“Okay, great. Here's an error message. Let me show you what happens when you run into a bug. This is how you get in touch with support. See this support link? When I click it, I’ll be connected with an engineer. Hi Thomas, can you help me? I’m giving a live demo and we’ve received the following message.”
Confront the problem and coach them through the support process. When you don’t hide from an issue, and you treat the situation as an opportunity to learn, you show prospects that they have an entire team working to make their lives better, not just one sales hero.
During a crisis, you’re going to feel incredibly vulnerable. Customers will be pissed, solutions will be delayed, and you won’t have anything to say other than, “Sorry.”
You may feel like ignoring phone calls and emails, but you have to show up. You have to call the customer and apologize. You have to listen as they scream and shout about taking their business elsewhere. Even if you’re not in a position to help them, it’s on you to be present.
This shit sucks, but it’s possible to turn these vulnerable moments into opportunities for growth.
A while back, we had a technical problem with our telephony provider, so we called our customers to apologize. After talking about how committed we were to solving the problem—and how committed we were to our customers—we asked if they were happy with our product overall. Many said yes. So we recommited to the relationship long-term. In order to do that, we pitched pre-paid, annual contracts at a discounted price.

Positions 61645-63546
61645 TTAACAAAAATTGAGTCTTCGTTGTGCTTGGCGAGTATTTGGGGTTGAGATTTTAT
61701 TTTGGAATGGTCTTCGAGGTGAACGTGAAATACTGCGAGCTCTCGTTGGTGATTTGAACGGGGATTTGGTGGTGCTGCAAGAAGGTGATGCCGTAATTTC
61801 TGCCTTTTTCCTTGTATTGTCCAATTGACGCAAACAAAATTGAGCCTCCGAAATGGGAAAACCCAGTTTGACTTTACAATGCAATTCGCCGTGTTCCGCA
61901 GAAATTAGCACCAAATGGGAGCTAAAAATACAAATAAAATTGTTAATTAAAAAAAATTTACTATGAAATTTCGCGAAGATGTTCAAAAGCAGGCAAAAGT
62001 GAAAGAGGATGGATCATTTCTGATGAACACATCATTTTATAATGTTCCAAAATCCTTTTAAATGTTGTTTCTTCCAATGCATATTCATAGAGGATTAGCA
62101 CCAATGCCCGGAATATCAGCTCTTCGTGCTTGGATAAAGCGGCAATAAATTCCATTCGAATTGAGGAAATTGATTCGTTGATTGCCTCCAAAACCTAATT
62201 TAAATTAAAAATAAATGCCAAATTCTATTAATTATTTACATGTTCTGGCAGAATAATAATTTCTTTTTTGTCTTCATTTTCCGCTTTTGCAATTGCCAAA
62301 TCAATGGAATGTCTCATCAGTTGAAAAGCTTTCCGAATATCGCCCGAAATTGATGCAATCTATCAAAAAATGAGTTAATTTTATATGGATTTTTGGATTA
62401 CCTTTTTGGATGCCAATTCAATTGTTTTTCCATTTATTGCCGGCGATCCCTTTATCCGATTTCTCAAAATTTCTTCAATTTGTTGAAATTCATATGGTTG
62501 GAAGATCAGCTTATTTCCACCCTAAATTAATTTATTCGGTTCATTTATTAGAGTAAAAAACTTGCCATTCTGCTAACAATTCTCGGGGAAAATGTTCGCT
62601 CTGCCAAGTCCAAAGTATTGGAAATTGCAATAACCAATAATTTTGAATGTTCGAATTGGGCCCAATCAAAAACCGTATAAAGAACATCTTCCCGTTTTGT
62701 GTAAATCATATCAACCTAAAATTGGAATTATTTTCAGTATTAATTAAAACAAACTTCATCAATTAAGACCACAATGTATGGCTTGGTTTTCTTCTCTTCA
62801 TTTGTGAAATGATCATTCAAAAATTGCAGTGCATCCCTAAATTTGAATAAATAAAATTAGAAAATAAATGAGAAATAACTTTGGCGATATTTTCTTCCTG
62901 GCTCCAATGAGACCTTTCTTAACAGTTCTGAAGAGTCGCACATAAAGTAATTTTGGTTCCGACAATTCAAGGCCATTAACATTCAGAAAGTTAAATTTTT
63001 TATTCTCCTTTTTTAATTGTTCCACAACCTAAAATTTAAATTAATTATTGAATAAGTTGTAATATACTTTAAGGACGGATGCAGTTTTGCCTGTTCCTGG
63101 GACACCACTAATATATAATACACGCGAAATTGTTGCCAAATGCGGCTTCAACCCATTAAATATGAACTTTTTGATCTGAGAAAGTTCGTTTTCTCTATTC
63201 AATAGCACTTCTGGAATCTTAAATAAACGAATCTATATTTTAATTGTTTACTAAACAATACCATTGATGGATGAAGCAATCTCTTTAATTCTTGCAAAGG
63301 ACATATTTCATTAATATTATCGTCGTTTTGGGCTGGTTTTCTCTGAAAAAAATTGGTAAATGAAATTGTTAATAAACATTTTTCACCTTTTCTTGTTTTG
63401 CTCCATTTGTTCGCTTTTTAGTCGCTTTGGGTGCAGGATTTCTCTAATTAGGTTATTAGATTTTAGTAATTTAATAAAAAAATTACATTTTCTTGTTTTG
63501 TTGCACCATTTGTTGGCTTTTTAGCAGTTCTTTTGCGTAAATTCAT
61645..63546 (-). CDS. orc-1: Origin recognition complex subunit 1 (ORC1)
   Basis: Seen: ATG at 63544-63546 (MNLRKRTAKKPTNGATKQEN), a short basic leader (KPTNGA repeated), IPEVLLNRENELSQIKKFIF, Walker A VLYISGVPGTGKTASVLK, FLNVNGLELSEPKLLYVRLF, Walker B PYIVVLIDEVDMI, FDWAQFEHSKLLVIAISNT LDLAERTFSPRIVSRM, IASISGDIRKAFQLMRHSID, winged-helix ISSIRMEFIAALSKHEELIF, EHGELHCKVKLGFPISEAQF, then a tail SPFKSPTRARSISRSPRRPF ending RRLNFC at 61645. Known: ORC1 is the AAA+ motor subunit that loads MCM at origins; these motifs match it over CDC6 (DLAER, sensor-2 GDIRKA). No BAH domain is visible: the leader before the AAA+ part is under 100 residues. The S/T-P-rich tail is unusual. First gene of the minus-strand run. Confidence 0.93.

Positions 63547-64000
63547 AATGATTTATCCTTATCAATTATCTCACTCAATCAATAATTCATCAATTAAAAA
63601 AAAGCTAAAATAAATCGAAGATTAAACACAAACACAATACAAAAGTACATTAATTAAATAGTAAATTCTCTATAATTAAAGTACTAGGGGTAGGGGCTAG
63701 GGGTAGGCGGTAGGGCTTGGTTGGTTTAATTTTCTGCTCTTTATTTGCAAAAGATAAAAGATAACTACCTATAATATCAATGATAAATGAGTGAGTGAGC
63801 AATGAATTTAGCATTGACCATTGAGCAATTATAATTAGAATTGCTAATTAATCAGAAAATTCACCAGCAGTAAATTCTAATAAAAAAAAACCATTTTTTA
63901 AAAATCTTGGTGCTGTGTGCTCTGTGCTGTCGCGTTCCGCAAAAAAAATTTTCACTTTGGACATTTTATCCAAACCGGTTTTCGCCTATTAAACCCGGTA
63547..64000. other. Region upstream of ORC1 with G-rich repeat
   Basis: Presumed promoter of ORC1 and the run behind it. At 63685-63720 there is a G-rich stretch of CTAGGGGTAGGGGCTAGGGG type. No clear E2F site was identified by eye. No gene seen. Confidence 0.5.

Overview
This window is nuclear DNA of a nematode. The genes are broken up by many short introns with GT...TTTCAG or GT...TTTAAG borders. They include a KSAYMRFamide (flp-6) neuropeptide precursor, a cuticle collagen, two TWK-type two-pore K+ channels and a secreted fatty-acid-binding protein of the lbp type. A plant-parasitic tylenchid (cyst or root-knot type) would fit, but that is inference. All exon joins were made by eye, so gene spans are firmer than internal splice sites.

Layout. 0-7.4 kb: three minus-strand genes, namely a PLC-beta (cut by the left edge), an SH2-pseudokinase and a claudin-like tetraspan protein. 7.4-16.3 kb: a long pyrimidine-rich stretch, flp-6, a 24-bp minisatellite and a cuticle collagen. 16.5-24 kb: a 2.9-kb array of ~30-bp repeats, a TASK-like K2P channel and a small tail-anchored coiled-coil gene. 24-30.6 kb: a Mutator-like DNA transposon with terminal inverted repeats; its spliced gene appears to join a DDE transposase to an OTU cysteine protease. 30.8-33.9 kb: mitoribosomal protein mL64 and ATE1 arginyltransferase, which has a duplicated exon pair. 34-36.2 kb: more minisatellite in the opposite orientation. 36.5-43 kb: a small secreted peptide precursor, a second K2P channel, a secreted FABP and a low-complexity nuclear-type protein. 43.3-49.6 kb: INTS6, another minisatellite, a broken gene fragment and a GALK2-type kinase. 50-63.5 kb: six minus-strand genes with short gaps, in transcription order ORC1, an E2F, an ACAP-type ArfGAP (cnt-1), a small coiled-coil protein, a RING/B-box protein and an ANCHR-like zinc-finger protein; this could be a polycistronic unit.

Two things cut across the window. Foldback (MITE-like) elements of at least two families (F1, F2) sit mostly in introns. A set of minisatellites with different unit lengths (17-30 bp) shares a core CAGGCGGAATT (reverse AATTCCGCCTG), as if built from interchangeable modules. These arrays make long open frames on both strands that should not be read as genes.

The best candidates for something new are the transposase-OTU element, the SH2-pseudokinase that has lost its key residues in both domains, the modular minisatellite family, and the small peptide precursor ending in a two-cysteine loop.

And quite a few customers took us up on our offer.
We communicated transparently and admitted we’d let them down. We let them say what they needed to say, then we pushed the conversation forward. We weren’t afraid to look vulnerable. In the end, we turned an outage into a real opportunity.
The coffee’s for closers way of selling is over. Well, it’s almost over. If you really want to connect with prospects—if you want to establish trust and close more deals—you don’t need to be the smartest, fastest, and strongest sales rep in the world. You just need to understand that we all feel vulnerable from time to time. Even salespeople.